Northern Lights Book Review
Northern Lights is a 1995 fantasy novel written by Philip Pullman. It is one of the most acclaimed fantasy books and for good reasons as it is very strong.
“That’s the duty of the old – to be anxious on the behalf of the young.
And the duty of the young is to scorn the anxiety of the old.“
It follows a young girl named Lyra and her journey to the Arctic in search of her missing friend and imprisoned uncle who has been conducting experiments with a mysterious substance known as Dust. There is a lot to talk about here when it comes to the plot. But first let’s just say that even though I found its obvious religious parallels interesting, I still did not find the book as thematically rich as critics deemed it out to be. But it is obviously an anti-Narnia story which is anti-religious instead of being spiritual.
Now I really admired its story as for once we get a fantasy novel set in contemporary times and with a unique setting to it. The Arctic is so well established here and quite fascinating, but I also really liked the university and that we got to explore it quite a bit too. The first chapter is one of the highlights as it instantly hooked me in the story and naturally the last chapter is very intriguing. The book is an obvious setup for the next two installments, but I liked that as that only proves that His Dark Materials is going to be one epic trilogy and I can’t wait to finally experience the other world behind Aurora Borealis.
This world itself is so authentic and fascinating to behold. It is populated with witches, polar bears and nations and groups of people that are reminiscent to our own, yet different in a way. The character development is quite strong. Some characters aren’t the most inspired, but most are either likable or very well utilized.
Let’s start with out protagonist Lyra. She is a very interesting main character whom I actually admired a lot. I usually dislike main heroes and yes, her story and the fact that she was prophesized to be the chosen one is obviously one giant cliché by now, but the character herself is not as heroic, she makes mistakes, is very realistic in her behavior and I liked her interactions with everyone else. It was also a refreshing change in pace that she started off happy and that she had parents as well.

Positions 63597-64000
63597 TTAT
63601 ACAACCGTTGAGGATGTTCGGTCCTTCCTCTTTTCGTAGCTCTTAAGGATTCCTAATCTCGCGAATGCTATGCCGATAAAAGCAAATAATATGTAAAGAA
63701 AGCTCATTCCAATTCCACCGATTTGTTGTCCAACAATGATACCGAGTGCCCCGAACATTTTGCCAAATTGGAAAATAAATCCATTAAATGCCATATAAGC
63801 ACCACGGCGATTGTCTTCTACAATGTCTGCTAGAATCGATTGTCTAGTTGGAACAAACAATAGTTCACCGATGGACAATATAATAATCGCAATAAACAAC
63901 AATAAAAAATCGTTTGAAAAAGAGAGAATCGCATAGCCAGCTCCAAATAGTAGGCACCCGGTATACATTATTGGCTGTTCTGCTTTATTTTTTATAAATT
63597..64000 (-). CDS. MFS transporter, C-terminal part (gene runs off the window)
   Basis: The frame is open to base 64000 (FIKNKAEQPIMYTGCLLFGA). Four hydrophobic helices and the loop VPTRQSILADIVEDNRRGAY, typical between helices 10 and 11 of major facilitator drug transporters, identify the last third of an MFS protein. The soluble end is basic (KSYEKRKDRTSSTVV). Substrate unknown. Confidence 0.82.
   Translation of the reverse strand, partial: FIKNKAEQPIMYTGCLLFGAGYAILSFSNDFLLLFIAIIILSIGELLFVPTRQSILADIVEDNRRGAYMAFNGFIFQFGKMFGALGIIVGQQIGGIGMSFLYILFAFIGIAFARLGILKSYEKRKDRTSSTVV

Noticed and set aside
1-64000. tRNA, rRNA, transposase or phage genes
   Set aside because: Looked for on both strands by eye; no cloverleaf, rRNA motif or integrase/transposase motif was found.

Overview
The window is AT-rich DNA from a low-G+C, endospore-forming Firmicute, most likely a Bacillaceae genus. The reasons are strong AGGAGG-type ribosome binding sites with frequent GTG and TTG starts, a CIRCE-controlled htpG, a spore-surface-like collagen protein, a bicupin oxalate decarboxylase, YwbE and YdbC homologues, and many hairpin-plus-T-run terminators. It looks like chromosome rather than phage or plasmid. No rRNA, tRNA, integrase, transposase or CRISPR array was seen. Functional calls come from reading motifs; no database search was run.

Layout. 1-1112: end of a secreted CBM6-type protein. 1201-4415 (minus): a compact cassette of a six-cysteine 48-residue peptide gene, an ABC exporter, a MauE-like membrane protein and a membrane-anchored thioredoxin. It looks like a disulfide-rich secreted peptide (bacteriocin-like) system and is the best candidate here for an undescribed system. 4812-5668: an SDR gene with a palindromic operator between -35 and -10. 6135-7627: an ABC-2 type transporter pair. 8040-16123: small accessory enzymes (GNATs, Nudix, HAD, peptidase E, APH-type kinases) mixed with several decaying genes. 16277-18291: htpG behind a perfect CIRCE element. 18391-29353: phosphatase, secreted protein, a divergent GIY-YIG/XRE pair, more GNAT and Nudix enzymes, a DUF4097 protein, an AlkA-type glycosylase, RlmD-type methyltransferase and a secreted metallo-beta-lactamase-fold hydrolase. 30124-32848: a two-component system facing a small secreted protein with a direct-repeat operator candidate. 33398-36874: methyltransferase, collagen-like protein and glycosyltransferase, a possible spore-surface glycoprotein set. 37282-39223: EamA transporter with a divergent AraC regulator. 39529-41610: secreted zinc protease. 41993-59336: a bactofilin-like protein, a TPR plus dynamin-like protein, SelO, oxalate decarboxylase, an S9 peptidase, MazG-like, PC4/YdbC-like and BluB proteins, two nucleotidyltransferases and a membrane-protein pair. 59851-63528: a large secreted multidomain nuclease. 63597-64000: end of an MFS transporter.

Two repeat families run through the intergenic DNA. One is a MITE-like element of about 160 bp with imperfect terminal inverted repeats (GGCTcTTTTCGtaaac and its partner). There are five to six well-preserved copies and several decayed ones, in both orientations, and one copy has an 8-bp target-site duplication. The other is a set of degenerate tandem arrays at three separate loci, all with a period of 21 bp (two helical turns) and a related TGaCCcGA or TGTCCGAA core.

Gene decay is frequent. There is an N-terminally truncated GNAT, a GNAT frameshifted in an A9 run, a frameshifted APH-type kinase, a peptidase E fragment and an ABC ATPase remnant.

Roger is okay, but mostly just a plot device. But the decision to kill him off after having Lyra trek him down for most of the book is admirably dark and tragic. Lord Asriel and Marisa Coulter are interesting, yet very troublesome indeed. I liked their relationship a lot, but to me they felt like obvious, theatrical villains, especially him as Coulter had her menacing moments. But everything surrounding these two, although obviously well realized, was in my opinion overly typical and the only truly childish aspect of the novel.
Serafina is excellent and the witches were fascinating and very interestingly realized here. Lee Scoresby is very sympathetic, Ma Costa is okay but forgettable and John Faa is mostly a plot device. But I loved the polar bears and their roles in the story. Iorek is phenomenal and although the relationship between him and Lyra was a bit rushed in its development, it was still fun and satisfying. I loved the fight between him and Iofur and I just loved the entire mythology surrounding the bears, that was very intriguing to me.
Northern Lights is so well written and the world building here is magnificent without a doubt. Not only well realized and rich, but also original and even fascinating. I especially found dæmons riveting. They are animals that follow people around and are essentially their souls. Lyra’s Pan was great and every other dæmon was very memorable too. I loved their mythology and that when they get separated from the children, the children die. Those scenes proved how tragic and immensely dark this work actually is and I would call it more adult than young adult for sure.
Philip Pullman is a good writer, but he isn’t as great as J. K. Rowling or C. S . Lewis are because his descriptive passages and his dialogue are never as good as they are with those two writers. He writes really well and he creates worlds and writes characters superbly, but sometimes he lost focus and the action he did not write well at all. The action was boring to me and overwhelming except of course the bear fight which was gross, yet very exhilarating. But some of his imagery is really memorable and the book is very imaginative which is why it ultimately succeeds as such a strong fantasy work and I have a hunch that the sequels are going to be even better.
Northern Lights is sometimes problematically paced and the action is overwhelming, but the imagery is memorable, the setting and world building are amazing, the story is rich and very original, the characters are very well developed and the book is enchanting and fascinating leading to a terrific first entry in His Dark Materials trilogy.